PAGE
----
College and Career Prep in Greater Daytona, FL
Grants fund future-ready college and career pathways.
Thanks to new state funding and creative educational partnerships, Greater Daytona is investing in innovative workforce development initiatives to meet the growing demand.
“We want every student to be both college and career ready,” says Gabriel Berrio, assistant superintendent for Volusia County Schools.
The district works with the Daytona Regional Chamber of Commerce to survey students’ aptitudes and interests, then matches that with data on skills needed to develop programs to meet those needs.
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The Pathways to Career Opportunities grant is fueling partnerships between Volusia County Schools and Daytona State College.
“Daytona State College and Volusia County Schools have always enjoyed a robust collaboration on many projects that expose students to opportunities and open up the K-12 pathways to college,” says Dr. Sherryl Weems, associate vice president for Daytona State’s Mary Karl College of Workforce and Continuing Education.
Weems says this grant will support Volusia County’s existing efforts to expand its electrical pre-apprenticeship program.
“Daytona State brings time-honored experience, with three registered apprenticeship programs,” she says. “We work together to make sure students are getting the appropriate curriculum at the high school level.”
The grant will provide additional funding for equipment, supplies and curriculum at Taylor Middle-High School in Pierson and Mainland in Daytona, Berrio says.
“For the electrical program and many of our career and technical programs, employers are already visiting our schools and recruiting our students.”
Gabriel Berrio, Volusia County Schools
A Job Growth grant will enhance Daytona State’s machining and welding programs. “We’ve been looking at ways to scale our machining and welding program for a number of years,” Weems says. Previous grants allowed improvements in facilities and equipment and introduced new technologies, she continues. “We can now introduce an advanced training opportunity for students, including expanding on our Deltona campus and adding virtual reality technology.”
Shrie Ramey-Allen, Daytona State’s director of workforce and continuing education, says that incorporating virtual reality is helping with basic skill development like hand-motion control. Upgrades for the machining program include more portable tabletop equipment.
“It’s very helpful when we are educating people about our programs if they cannot just hear about it, but experience it,” Ramey-Allen says.
Advances in Cybersecurity
The Cyber/IT Pathways grant is providing Daytona State the opportunity to develop a state-of-the-art Center for Cybersecurity at its Advanced Technology College.
“The main purpose is to simulate cyber-attacks with different levels of complexity,” says Dante Leon, associate vice president at Daytona State College. “We will show different scenarios and can train people at the associate and bachelor’s level, as well as incumbent workers.”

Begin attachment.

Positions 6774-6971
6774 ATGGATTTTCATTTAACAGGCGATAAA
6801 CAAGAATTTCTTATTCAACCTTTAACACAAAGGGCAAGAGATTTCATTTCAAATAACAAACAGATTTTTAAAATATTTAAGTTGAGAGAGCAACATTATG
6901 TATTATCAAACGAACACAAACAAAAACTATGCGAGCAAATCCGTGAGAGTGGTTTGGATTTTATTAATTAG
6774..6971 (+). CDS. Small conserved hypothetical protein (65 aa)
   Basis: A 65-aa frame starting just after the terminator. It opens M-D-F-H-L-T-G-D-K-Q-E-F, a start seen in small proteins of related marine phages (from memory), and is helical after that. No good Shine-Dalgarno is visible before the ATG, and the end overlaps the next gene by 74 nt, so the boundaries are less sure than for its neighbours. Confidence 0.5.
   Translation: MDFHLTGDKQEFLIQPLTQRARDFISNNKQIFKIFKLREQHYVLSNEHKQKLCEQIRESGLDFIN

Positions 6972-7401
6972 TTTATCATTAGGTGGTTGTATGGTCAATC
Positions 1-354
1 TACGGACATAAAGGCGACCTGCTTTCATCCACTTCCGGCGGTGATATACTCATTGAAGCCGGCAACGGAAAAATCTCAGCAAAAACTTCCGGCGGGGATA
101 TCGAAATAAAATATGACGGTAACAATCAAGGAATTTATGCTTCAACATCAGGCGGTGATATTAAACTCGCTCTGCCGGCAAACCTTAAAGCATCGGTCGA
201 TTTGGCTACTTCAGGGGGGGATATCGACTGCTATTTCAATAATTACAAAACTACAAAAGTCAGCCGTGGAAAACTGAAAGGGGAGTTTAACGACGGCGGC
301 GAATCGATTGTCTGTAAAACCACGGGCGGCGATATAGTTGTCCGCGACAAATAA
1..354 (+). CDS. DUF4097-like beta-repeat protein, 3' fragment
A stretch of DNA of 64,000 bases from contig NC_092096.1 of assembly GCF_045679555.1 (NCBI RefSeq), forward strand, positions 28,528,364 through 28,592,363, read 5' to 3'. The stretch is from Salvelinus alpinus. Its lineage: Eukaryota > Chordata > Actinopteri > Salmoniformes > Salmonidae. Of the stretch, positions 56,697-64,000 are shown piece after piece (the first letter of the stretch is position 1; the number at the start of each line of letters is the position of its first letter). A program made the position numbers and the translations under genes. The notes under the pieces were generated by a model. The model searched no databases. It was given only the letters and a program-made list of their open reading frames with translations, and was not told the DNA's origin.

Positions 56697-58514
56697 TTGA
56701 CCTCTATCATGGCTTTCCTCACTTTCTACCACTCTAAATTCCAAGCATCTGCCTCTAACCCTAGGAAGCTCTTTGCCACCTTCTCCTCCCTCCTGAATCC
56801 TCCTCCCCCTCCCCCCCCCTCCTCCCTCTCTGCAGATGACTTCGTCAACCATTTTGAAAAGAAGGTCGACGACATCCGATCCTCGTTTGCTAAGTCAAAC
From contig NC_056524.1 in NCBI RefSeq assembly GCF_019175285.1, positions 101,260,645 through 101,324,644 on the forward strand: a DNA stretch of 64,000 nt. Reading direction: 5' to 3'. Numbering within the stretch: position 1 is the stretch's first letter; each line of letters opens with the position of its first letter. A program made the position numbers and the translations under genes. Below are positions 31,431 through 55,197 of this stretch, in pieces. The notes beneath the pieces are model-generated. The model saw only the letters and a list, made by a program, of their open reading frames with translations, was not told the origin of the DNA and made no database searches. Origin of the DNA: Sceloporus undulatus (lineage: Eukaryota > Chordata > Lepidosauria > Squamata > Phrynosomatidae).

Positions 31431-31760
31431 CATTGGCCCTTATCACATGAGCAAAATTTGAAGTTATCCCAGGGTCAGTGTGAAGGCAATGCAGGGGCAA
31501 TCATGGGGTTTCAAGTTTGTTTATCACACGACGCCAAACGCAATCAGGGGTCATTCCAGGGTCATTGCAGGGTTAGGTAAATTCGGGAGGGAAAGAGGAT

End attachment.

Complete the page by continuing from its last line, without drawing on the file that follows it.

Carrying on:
The center will include a cyber range that simulates on-screen attacks and lets students practice defense and mitigation techniques. “We will also provide services to companies that want to train their own cyber or IT staff, who can use this facility,” Leon says.
Real World Results
Berrio says the courses Daytona State offers mean Volusia County high school students enjoy the benefits of dual enrollment.
“We’ve had more than 100 students graduate with an associate degree from Daytona State, finishing high school and getting that degree at the same time,” he says. “The students coming out of these programs are being offered jobs. Former students come back and tell us this is for real, and they work to recruit current students. Students have different pathways, and can graduate high school ready for work, or college, or both.”
Further, Leon explains, the training offered by Daytona State enables students to have a better life and a better income for their families.
“My consistent refrain is to make these industries user-friendly. When you think about higher education, people automatically default to the four-year pathway,” Weems says. “We know the Career and Technical Education pathways have equal value and are of equal quality in terms of the choices students have. It is most rewarding when students and parents come away with that ‘ah-ha.’ People don’t realize the opportunities that are embedded here.”
Speaking of opportunity, the region is home to several good-paying industrial jobs.
According to Zippia.com, the average auto body technician salary in America in 2022 was $62,000, and the average CNC (computer numerical control) advanced machinist salary was $55,000. Meanwhile, experienced contract welders could earn more than $100,000 during the year.
Given that jobs like these are in high demand in the county, Daytona State College offers a School of Workforce Training that enables students to pursue such career pathways in a short amount of time. Students can often earn one-year certificates that give them a foundation of knowledge and skills for the job market in their desired industry. In addition, School of Workforce Training staffers can help successful students find ideal jobs in the region as well as apprenticeship and intern opportunities.
There are 12 programs offered to Workforce Training students at Daytona State. The programs are advanced manufacturing, automotive collision repair & refinishing, automotive service technology, building trades & construction design, CNC machining, electrical apprentice (nonunion), electrical apprentice (union), heating/ventilation/air conditioning mechanic, HVAC technology, plumbers & pipefitters (union), welding technology and advanced welding.
Kevin Litwin contributed to this article.
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